Ed Helms Can't Brush Cobwebs From "Vacation" Series

It’s fitting that just as Rusty Griswold wrests the “Vacation” series from his dear old dad Clark, the series finds itself at its most corroded. Oxidized. Decayed. Every other synonym for “rusty.”

Without a new entry since 1997’s unfairly reviled “Vegas Vacation” – a sloppy but not entirely unfunny affair – the series remains as popular as ever, mostly thanks to basic cable. Throw in the perennial holiday season appeal of “Christmas Vacation” and a “Vacation” resuscitation seems as easy a money maker as any. With the notoriously ornery Chevy Chase setting off into the Hollywood sunset, producers were left with two choices: reboot or reconfigure. They chose the latter.

Cue Ed Helms (“The Hangover”) as the series’ fifth Rusty Griswold in as many films, leaving viewers in the rare and awkward position of retroactively preferring a hard reset. The ever-earnest Helms acquits himself well enough, but neither he nor a capable supporting cast can make up for a mean-spirited and largely laughless screenplay.

Writing partners John Francis Daley and Jonathan M. Goldstein (“Horrible Bosses”) juggle scripting duties here with their directorial debut, all the while failing to tap into any meaningful story current. The project is nothing but the most linear of road trip movies, with most sequences being entirely interchangeable if not for geographical concerns.

Rusty sees how bored his wife Debbie (Christina Applegate) has become with the same old summer vacation and inexplicably decides that a recreation of his father’s infamous, ill-fated trip to Walley World is the answer to their marital woes.

Their two boys, James (Skyler Gisondo) and Kevin (Steele Stebbins), are set up to steal the movie away from their parents, but the good-kid-bad-kid dynamic is more off-putting than endearing. Kevin is nothing less than a sociopath, abusing his offbeat but sweet and sensitive older brother in every single scene while their parents look on nonchalantly.

The movie’s dearth of ideas is evident in its usage of series staple “Holiday Road” – which is heard no less than four times, but not in the one scene it should be – and its constant reprisal of a torturous “angry Korean GPS voice” gag.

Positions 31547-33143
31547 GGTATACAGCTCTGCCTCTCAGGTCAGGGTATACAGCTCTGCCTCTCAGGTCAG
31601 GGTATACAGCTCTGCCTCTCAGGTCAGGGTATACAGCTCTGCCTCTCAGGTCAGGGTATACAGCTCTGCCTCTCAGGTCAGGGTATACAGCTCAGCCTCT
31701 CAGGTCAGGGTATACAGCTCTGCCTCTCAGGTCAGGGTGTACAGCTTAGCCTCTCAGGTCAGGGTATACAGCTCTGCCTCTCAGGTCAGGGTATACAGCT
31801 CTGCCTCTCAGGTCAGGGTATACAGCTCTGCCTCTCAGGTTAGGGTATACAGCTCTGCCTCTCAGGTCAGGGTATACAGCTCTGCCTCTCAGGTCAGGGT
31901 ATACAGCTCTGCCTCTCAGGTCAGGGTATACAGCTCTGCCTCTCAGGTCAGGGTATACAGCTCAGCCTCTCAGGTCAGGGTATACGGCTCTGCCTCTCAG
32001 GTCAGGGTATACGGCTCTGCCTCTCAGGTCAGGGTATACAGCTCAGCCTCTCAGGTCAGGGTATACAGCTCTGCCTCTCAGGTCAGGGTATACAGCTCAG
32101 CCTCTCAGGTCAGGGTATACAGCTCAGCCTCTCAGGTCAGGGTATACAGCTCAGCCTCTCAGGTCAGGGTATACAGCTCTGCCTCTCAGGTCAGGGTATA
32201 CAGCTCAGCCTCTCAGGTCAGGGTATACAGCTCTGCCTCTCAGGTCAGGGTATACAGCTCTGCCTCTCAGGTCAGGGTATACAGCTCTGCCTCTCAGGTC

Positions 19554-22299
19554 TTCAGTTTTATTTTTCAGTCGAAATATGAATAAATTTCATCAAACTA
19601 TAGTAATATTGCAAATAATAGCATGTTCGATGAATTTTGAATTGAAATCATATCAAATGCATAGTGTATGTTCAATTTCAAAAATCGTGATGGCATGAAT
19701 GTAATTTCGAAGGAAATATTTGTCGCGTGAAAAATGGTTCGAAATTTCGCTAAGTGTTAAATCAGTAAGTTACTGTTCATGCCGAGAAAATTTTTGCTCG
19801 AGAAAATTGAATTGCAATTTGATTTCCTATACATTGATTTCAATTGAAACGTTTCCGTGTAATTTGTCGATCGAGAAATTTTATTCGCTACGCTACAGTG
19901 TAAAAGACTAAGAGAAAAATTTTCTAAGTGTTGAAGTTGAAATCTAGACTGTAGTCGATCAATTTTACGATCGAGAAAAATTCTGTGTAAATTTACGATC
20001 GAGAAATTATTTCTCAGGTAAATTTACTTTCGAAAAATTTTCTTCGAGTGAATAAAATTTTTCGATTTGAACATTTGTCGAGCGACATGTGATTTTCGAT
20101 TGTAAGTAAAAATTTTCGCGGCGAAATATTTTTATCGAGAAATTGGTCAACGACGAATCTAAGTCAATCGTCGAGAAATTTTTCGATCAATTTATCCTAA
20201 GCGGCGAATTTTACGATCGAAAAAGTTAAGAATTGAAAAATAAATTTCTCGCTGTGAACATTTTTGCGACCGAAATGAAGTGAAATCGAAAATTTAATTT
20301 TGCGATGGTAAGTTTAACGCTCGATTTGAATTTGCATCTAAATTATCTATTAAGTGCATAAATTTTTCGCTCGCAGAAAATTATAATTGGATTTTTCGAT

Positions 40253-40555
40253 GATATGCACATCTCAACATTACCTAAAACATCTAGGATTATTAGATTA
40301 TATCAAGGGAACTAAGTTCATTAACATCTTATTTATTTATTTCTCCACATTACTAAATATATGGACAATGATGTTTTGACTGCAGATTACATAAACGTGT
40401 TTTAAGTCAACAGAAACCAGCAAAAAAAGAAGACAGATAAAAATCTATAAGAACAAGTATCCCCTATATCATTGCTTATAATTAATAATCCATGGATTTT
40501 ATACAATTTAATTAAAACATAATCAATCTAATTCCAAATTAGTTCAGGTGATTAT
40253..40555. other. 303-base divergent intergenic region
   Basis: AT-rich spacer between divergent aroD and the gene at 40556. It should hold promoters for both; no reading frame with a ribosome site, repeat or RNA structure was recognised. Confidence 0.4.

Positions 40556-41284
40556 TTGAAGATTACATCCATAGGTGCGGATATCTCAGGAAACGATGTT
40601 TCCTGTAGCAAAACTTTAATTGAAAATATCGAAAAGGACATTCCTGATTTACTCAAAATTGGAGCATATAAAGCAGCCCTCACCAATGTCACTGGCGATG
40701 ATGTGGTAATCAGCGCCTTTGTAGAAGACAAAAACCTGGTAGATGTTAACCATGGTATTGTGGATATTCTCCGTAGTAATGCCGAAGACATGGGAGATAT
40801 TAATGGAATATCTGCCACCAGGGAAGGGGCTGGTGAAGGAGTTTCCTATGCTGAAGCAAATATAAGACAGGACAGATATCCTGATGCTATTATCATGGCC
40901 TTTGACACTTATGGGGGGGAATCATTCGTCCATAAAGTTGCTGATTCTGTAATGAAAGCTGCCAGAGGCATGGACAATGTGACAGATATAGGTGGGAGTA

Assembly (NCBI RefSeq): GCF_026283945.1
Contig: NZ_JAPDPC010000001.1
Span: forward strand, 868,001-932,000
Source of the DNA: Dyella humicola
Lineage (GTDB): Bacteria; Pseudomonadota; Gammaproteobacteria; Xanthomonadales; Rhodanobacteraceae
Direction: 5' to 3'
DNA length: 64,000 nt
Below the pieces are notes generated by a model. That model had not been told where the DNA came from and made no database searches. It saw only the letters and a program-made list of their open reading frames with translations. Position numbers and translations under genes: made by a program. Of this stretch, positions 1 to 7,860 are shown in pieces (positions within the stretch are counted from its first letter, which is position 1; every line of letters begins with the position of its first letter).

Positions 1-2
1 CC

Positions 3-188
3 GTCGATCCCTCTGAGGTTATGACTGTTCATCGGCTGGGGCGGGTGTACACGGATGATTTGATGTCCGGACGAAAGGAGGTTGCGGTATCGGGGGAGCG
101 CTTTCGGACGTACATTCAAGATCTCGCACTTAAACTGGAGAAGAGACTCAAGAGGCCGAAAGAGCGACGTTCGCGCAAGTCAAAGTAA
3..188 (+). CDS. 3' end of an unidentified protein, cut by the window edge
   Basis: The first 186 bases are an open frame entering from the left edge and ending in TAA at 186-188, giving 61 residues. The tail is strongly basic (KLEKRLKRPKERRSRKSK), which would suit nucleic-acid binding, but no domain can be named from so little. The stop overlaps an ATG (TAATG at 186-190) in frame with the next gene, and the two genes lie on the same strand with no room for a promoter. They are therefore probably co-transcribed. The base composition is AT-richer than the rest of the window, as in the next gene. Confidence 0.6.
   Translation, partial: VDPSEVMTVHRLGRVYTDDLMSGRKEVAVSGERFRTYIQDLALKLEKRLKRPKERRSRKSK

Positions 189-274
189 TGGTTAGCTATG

The endless parade of cameos – extended and otherwise – is more of a mixed bag.

“Thor” star Chris Hemsworth is a disaster as Rusty’s brother-in-law Stone, riding a ghastly southern accent and one-note dick joke to nowhere, while Leslie Mann (“Knocked Up”) is on hand as Audrey Griswold (now Stone’s wife) for no reason other than Stone’s unwelcome shenanigans.

The most memorable performance in the entire thing comes from Charlie Day (“It’s Always Sunny In Philadelphia”) as a suicidal whitewater rafting guide. It’s brief, but it’s dark without being mean and gives the picture a shot of life when it most desperately needs it.

Regrettably, Chevy Chase and Beverly D’Angelo reprise their original roles as Clark and Ellen just as briefly, entering and exiting without so much as one quotable line between them.

Ultimately “Vacation” 2015 is an unknowing spoof, aping a series of – rightfully or not – beloved films without understanding at all what made them tick. Those movies didn’t depend on people purposefully being awful to one another, but doing it unknowingly. And that sense of good-intentioned tumult is entirely absent here.

Whether or not that brand of comedy would have translated to modern day audiences is a fair question, but what’s certain is that the new “Vacation” isn’t a memorable trip – one that probably isn’t worth taking at all.

-J. Olson

Rating: ★★ out of ★★★★★ (Not So Good)

Release Date: July 29, 2015
Studio: New Line Cinema (Warner Bros.)
Director: John Francis Daley, Jonathan M. Goldstein
Screenwriter: John Francis Daley, Jonathan M. Goldstein
Starring: Ed Helms, Christina Applegate, Skyler Gisondo, Steele Stebbins,Chris Hemsworth, Leslie Mann, Chevy Chase, Beverly D’Angelo
MPAA Rating: R (for crude and sexual content and language throughout, and brief graphic nudity)